Festival Preview: Glasgow Film Festival 2020

Bold. Immersive. Original. Undeniably Scottish. The annual Glasgow Film Festival mightn’t (yet) be one of the UK’s heavy-hitters in terms of major releases in the film festival calendar (hello, London and Edinburgh) but it remains the everyday cinephile’s favourite thanks to its variety, inclusivity and willingness to veer outside the box – a shining silver screen at the end of the long Northern winter. 


As a whole ensemble of local veterans and international visitors prepare to descend on the city for February 26’s opening Gala, we look ahead to the 12 days of excitement in store. Starring the irresistible Eva Green and succinctly described as a chronicle of one woman’s struggle to balance career and family, [Augustine, Disorder director] Alice Winocour’s Proxima (on UK premiere) promises to kick us off in some style, taking viewers deep into the human heart as well as to infinity and beyond.

How To Build A Girl

Bookending us at the close on March 8, International Women’s Day, another highly-rated female-directed UK premiere: Coky Giedroyc’s How To Build A Girl. A long-overdue adaptation of Caitlin Moran’s cherished, semi-autobiographical bestseller is by all accounts a hilarious, inspirational coming-of-age comedy and perhaps the homegrown British comedy of the year. Starring as Johanna Morrigan, too – a 16-year-old extrovert from the outskirts of Wolverhampton with raging hormones, an unstoppable imagination and gigantic dreams – is Beanie Feldstein [Booksmart] whose big brother Jonah Hill screened his own coming-of-age cracker Mid90s at last year’s fest.

Sulphur & White

Amidst a smorgasbord of delights to dive into, there are plenty of other stand-outs. 

Sulphur & White, the debut feature from BAFTA-nominated director Julian Jarrold [Red Riding] tells the “inspiring and heartbreaking” true story of trader, mountaineer and NSPCC campaigner David Tait and stars Mark Stanley, Emily Beecham, Anna Friel and Dougray Scott on World Premier. Lorcan Finnegan’s satirical sci-fi Vivarium, in which Jesse Eisenberg’s and Imogen Poots’ lives take a weird turn when they look to buy a house together. With a more considered pace, Lost Transmissions delivers a sensitive and startling indictment of how mental health is treated in the USA which follows a music producer played by Simon Peggas he battles with schizophrenia.

Lost Transmissions

Elsewhere, Hugo Weaving shines as a world-weary Melbourne crime boss in a sharp contemporary re-telling of Shakespeare’s Measure for Measure and Mrs and Miss Cops is a South Korean female buddy cop drama that’s a non-stop thrill-ride from start to finish.

True History Of The Kelly Gang

We’re most excited, however, for director Justin Kurzel’s (Snowtown, Macbeth) True History Of The Kelly Gang. ‘Nothing you are about to see is true’ claims this vivid, full-blooded adaptation of Peter Carey’s Booker prize-winner: a rumination on the life and legend of the infamous Ned Kelly. Born into a family of poor Irish immigrants, Ned (the on-fire George MacKay) grows into an angry young man, constantly at odds with colonial authority. Ruthless bush ranger Harry Power (Russell Crowe) becomes a father figure/mentor as Kelly embraces his destiny as gang leader, folk hero and legend. Judging by pedigree alone, this could be a modern classic.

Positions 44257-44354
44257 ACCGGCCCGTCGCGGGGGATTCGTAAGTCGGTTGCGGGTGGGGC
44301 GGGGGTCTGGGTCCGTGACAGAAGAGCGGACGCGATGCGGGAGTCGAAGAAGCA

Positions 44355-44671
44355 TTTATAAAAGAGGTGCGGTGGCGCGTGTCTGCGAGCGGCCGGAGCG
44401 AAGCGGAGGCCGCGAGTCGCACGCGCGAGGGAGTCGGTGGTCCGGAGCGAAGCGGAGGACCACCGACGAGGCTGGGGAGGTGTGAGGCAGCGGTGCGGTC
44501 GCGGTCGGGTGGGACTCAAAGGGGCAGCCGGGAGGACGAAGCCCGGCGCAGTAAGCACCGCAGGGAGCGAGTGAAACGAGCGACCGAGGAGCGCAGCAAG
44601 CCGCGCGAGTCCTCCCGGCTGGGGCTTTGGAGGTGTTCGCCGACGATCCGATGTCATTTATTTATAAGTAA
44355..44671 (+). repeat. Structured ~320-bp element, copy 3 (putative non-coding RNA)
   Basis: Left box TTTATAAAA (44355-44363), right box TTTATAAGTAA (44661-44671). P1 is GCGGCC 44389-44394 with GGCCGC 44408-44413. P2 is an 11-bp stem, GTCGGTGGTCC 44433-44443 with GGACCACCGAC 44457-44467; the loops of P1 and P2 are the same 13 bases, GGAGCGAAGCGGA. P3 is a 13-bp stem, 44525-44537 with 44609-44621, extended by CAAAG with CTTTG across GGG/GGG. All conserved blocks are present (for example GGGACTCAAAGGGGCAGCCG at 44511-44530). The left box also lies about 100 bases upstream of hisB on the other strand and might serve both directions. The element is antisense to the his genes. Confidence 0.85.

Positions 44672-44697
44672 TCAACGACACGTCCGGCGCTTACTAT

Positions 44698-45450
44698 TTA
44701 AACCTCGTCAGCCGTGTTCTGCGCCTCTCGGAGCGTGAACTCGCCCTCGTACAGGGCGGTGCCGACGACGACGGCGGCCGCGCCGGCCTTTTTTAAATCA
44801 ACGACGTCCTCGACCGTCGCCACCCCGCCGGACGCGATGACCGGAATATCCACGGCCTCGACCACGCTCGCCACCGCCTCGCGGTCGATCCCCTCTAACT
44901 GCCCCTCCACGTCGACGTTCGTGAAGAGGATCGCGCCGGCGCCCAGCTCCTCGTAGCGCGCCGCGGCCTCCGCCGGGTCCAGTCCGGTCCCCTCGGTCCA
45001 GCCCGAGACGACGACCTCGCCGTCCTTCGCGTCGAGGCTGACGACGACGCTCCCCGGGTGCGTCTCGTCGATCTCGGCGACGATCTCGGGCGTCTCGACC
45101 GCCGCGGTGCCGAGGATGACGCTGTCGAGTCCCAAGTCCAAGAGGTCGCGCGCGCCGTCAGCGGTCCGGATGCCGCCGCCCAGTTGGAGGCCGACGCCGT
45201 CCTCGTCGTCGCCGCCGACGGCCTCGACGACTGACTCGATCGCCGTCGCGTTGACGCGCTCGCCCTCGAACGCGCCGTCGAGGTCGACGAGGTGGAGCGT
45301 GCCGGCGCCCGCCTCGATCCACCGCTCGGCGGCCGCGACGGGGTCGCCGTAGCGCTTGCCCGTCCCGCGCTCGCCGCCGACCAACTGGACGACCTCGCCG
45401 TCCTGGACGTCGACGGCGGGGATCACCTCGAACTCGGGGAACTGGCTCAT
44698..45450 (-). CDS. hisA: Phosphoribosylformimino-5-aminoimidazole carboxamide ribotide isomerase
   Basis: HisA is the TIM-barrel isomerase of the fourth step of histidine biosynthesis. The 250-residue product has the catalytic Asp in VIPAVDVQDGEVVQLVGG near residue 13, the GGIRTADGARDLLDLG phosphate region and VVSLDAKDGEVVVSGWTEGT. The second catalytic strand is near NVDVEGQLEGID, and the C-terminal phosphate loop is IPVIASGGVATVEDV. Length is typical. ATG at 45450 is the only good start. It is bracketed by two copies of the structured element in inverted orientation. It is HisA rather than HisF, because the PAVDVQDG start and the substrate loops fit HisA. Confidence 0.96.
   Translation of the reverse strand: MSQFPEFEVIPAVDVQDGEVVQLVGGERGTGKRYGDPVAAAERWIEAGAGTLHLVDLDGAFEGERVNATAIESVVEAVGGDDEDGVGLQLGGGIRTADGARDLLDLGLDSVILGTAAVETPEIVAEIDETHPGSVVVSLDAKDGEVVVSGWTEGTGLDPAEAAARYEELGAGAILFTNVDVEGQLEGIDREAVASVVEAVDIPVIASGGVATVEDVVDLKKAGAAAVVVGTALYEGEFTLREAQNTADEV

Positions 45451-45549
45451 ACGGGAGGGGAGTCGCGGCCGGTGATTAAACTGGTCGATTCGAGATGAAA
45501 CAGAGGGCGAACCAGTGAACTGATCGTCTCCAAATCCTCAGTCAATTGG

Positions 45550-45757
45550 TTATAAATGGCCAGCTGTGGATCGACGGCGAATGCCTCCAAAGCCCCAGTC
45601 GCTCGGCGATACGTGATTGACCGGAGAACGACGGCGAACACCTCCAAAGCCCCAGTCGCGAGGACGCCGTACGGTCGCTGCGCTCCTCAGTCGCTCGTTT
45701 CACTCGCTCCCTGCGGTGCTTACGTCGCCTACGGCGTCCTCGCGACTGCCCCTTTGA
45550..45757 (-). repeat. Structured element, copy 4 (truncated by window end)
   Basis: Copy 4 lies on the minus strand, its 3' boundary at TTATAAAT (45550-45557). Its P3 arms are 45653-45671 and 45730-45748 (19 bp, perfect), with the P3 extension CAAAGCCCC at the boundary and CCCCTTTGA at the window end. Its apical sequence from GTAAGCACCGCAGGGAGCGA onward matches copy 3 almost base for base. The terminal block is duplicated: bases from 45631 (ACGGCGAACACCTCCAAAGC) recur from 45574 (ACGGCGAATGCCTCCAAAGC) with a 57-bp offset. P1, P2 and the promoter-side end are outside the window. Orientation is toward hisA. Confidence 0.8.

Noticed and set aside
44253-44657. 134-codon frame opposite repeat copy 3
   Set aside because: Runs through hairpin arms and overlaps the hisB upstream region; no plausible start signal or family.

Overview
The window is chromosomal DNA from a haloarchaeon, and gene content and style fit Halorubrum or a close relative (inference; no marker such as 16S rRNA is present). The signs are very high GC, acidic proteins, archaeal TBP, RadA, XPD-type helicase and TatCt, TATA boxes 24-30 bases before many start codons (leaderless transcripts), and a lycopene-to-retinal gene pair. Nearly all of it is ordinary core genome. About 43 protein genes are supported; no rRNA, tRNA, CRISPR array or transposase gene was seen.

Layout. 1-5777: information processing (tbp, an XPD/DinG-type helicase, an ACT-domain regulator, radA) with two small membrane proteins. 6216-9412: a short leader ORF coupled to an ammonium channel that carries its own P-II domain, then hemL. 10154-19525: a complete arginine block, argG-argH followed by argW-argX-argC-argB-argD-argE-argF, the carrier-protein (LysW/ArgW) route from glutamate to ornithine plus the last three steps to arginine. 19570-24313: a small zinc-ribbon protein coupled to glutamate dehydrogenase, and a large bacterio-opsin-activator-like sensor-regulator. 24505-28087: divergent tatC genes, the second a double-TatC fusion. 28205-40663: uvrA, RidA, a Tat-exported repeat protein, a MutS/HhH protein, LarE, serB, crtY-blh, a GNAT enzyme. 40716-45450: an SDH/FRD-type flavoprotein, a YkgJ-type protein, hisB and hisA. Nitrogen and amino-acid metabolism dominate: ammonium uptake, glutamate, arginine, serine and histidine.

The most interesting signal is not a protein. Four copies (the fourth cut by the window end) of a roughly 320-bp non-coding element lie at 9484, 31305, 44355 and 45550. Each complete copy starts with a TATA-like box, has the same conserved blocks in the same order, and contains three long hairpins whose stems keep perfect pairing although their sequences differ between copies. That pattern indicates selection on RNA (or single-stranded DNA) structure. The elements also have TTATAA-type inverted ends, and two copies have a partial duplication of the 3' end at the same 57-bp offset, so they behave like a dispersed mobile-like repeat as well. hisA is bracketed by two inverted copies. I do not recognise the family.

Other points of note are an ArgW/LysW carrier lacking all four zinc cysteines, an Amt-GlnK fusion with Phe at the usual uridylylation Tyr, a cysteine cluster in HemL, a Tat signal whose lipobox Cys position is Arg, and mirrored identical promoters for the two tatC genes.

MacKay himself will be in attendance, as well as Caitlin Moran, Simon Bird, Cannes Best Actress Award Winner Emily Beecham, Celia Imrie, Bill Paterson and the cast of hotly-anticipated Scots comedy Our Ladies across a line-up featuring a total of 9 World premieres, 10 European premieres, 102 UK premieres and 39 Scottish premieres.

Final Destination

Again, the festival will lay on its selection of crowd-pleasing ‘Special Events.’ This year, we’re getting the classic horror of Final Destination in a secret destination along with Lori Petty, Naomi Watts and Ice-T smashing the system in Tank Girl, Arnie getting his ass to Mars in Total Recall, zomies on a Korean high-speed transfer in Train To Busan and Pixar classic Wall-E at the Argyle Street Arches. There’ll also obviously be the customary, fan-favourite ‘secret screening’ on March 4.


As a gore-drenched finale, the final weekend will see team Frightfest customarily commandeer Screen 1 at the GFT for a marathon run-through of twelve blood-curdling cuts from the best of upcoming horror, cult and genre filmmaking. Kicking-off with Justin Benson & Aaron Moorhead’s Synchronic (starring Anthony Mackie and Jamie Dornan) in the tale of New Orleans paramedics following the train of carnage wreaked by a new designer drug, it promises to test stomachs as sternly as ever, with other highlights including A Ghost Waits, The Mortuary Collection, (the evocatively-titled) Butt Boy and VFW. Sure to be a scream.

It’ll be a fitting end to a festival that’s always had a little more grit, guts and bite than most. We’ll catch you in the GFT bar for a few pints of cider and buckets of (quietly crunched) popcorn for Glasgow’s best bash of the year.


Sam Law

Freelance writer and editor based in Glasgow, Scotland. Major fan of punk rock and cult cinema. Can normally be located at the nearest midnight movie marathon or in the mosh pit…